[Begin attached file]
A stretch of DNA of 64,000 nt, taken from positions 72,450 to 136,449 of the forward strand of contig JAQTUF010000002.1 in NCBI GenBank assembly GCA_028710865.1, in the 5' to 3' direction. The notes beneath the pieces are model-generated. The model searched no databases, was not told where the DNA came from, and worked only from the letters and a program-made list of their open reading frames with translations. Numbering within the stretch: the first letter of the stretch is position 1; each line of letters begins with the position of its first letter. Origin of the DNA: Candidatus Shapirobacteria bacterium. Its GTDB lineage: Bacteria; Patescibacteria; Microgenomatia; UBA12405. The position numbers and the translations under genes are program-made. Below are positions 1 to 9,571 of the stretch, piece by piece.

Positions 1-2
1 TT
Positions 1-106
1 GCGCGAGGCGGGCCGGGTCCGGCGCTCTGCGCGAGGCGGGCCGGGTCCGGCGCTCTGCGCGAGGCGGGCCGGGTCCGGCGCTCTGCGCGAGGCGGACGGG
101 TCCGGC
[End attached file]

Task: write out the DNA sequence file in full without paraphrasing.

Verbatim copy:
A stretch of DNA of 64,000 nt, taken from positions 72,450 to 136,449 of the forward strand of contig JAQTUF010000002.1 in NCBI GenBank assembly GCA_028710865.1, in the 5' to 3' direction. The notes beneath the pieces are model-generated. The model searched no databases, was not told where the DNA came from, and worked only from the letters and a program-made list of their open reading frames with translations. Numbering within the stretch: the first letter of the stretch is position 1; each line of letters begins with the position of its first letter. Origin of the DNA: Candidatus Shapirobacteria bacterium. Its GTDB lineage: Bacteria; Patescibacteria; Microgenomatia; UBA12405. The position numbers and the translations under genes are program-made. Below are positions 1 to 9,571 of the stretch, piece by piece.

Positions 1-2
1 TT
Positions 1-106
1 GCGCGAGGCGGGCCGGGTCCGGCGCTCTGCGCGAGGCGGGCCGGGTCCGGCGCTCTGCGCGAGGCGGGCCGGGTCCGGCGCTCTGCGCGAGGCGGACGGG
101 TCCGGC